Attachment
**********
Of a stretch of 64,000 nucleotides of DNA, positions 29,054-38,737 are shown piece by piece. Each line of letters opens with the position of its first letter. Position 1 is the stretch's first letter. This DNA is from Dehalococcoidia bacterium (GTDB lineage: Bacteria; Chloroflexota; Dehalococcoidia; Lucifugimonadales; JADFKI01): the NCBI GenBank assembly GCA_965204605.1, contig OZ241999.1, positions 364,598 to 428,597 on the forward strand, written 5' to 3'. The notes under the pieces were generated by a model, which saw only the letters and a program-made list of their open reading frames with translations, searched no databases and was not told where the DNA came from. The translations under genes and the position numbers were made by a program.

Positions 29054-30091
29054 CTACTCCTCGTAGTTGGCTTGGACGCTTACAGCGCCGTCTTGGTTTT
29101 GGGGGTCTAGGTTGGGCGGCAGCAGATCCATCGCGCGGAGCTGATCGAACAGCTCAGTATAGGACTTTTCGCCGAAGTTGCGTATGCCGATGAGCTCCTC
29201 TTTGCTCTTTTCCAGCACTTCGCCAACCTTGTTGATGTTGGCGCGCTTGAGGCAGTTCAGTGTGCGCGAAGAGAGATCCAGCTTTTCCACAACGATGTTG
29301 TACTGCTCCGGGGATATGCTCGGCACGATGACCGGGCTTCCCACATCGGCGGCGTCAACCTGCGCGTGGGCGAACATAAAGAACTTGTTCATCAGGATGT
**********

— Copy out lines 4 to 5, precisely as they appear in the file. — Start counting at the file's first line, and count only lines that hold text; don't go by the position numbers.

29101 GGGGGTCTAGGTTGGGCGGCAGCAGATCCATCGCGCGGAGCTGATCGAACAGCTCAGTATAGGACTTTTCGCCGAAGTTGCGTATGCCGATGAGCTCCTC
29201 TTTGCTCTTTTCCAGCACTTCGCCAACCTTGTTGATGTTGGCGCGCTTGAGGCAGTTCAGTGTGCGCGAAGAGAGATCCAGCTTTTCCACAACGATGTTG